SCI Superstar: Matthew Sanford

When Matthew Sanford was 13 years old, his entire life changed. He and his family were traveling along an icy road at Christmas when the car skidded, killing his sister and father. He, his mother and brother survived, but Matthew was left with a spinal cord injury.

Matthew however hasn’t let a diagnosis of paraplegia confine him, especially when it comes to his body. He is one of the most well-known, is now the most well-known, yoga teacher with a disability. From founding a successful yoga non-profit to being one of the most dynamic speakers you’ll ever meet, read on to learn about the Zen-filled yogi, Matthew Sanford. Read this entry

Learn to love your entire body with yoga

How can you not love something that’s a part of you? When you’re disabled, the overriding idea is to eschew parts of your body that don’t work and focus on the parts that do, but that can be detrimental to your emotional and mental health. And this is exactly why I’ve grown to love yoga.
Yoga is much more than just Downwards Dog and one upping everyone in the room, it’s about restoring the mind-body connection. Yoga embraces the idea that our bodies and our minds are intertwined physically and metaphysically, and nothing not even a disability can erase this.
A disability however does make it harder to tap into the mind body connection, and is exactly why adapted yoga is so needed. Read this entry

Two video-fied extremes of ‘adaptive’ yoga

“Wheelchair yoga?” Nah, I’ll take the term “adaptive yoga” any day.

Getting out of your wheelchair and onto the mat is one of the best things about an adaptive yoga class. An “out of the wheelchair” yoga class is more like it.

The following two videos – one of a crazily agile paraplegic, the other a high level quadriplegic who needs assistance when practicing – show how no matter your level of spinal cord injury, you can still get out of the chair and do yoga.

The first video comes from our member Wheelz04.  He is a T6-8 paraplegic and is totally into yoga. Since he has full upper-body movement (times a million), he’s able to transfer himself onto the mat and put himself into dozens of poses (he’s so strong he can even walk on his hands!). In fact, there’s a chance he might be the strongest person in a wheelchair I’ve seen.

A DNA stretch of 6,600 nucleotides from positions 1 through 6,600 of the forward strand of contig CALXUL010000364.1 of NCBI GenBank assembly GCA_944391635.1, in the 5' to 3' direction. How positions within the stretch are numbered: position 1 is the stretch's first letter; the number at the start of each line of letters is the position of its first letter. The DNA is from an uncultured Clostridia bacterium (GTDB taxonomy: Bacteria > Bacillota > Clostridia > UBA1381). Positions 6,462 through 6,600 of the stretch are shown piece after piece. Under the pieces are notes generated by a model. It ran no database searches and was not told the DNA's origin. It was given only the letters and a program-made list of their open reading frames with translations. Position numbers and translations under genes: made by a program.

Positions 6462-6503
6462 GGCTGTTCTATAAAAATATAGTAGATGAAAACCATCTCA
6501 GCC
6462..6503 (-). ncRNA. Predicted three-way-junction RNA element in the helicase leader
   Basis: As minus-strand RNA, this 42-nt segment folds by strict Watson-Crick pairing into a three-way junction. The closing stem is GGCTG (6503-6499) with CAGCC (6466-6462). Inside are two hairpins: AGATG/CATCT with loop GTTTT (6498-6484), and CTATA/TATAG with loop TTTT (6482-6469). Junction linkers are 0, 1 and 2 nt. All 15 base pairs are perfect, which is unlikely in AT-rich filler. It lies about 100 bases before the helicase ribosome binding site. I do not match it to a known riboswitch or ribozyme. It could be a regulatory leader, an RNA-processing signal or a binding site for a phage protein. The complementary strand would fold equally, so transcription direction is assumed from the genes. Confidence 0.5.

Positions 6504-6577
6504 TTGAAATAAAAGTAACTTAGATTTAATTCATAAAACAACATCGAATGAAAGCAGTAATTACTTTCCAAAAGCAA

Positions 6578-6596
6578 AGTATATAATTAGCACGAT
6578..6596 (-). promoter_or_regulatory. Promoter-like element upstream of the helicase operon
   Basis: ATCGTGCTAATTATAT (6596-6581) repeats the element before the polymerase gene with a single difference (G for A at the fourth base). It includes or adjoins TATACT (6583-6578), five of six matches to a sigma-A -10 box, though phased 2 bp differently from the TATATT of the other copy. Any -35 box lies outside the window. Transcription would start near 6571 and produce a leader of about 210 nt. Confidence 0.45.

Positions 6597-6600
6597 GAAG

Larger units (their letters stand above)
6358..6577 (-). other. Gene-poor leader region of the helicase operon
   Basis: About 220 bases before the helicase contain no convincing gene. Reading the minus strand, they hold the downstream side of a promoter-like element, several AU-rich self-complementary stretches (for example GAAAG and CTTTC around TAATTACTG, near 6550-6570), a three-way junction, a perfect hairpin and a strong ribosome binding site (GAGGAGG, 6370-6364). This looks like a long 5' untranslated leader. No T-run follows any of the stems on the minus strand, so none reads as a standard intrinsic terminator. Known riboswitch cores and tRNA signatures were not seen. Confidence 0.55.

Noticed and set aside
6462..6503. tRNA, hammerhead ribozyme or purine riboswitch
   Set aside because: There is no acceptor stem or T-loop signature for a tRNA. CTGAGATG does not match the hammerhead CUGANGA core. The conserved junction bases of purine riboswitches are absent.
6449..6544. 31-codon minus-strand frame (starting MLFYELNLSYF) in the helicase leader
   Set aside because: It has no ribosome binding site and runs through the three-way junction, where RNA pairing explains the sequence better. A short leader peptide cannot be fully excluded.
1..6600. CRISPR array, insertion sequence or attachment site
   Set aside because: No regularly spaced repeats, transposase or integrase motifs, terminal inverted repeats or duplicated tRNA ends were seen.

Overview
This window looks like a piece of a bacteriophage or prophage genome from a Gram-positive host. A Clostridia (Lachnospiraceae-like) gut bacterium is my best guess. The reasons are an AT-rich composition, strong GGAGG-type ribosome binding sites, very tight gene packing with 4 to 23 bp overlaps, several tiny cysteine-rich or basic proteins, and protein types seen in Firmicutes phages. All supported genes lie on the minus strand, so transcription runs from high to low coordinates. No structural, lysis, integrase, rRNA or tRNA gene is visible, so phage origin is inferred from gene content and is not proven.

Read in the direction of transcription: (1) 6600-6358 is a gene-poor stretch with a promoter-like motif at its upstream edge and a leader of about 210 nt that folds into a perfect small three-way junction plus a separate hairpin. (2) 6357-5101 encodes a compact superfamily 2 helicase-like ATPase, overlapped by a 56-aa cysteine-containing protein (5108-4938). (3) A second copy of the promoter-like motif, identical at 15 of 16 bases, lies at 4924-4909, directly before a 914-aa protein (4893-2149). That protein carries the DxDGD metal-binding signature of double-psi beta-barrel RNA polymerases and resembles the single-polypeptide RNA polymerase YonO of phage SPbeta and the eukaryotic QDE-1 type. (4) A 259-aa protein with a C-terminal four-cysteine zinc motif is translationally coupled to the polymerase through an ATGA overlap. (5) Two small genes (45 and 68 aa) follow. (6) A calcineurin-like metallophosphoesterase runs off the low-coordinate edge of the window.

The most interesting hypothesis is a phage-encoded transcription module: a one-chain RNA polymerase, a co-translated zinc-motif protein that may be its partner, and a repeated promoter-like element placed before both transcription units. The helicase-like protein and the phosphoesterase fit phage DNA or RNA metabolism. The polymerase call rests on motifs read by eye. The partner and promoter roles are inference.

Adaptive yoga teacher training recap

Twice a year I have the opportunity to help out with adaptive yoga teacher training weekends at my yoga studio Mind Body Solutions, a great non-profit. My yoga studio is one of the few yoga studios in the country that teaches adaptive yoga and they were the first to teach it in fact. My studio was founded by this amazing guy: Matt Sanford

As you can see, Matt uses a wheelchair. He was paralyzed in a car accident when he was 13 years old and discovered yoga in his 20’s while living in California. He decided to found a studio in the early 90’s to teach to others what he figured out himself, and Mind Body Solutions has been slowly growing since.

I had the opportunity to get into his class through a local rehabilitation facility and have been enjoying adaptive yoga for the last three years. And understatement of the year – it’s made a huge difference in my life, especially in my day-to-day quality of life and being able to feel comfortable while having to sit several hours in my wheelchair (usually 15+ hours. say hellooo to major back pain).

People from all over the globe have been wanting to try the yoga being taught at this studio. I’ve received emails from folks with disabilities asking, Where can I go to learn this??  Sadly, not many places. Adaptive yoga should be available everywhere, not just here in Minnesota (and the good news is that it’s slowly spreading, with great studios popping up in Denver, Philly and others).

This is why Mind Body Solutions started hosting adaptive yoga teacher training weekends to teach the basics of how to teach yoga to someone with a disability, to able-bodied yoga teachers from all around the world.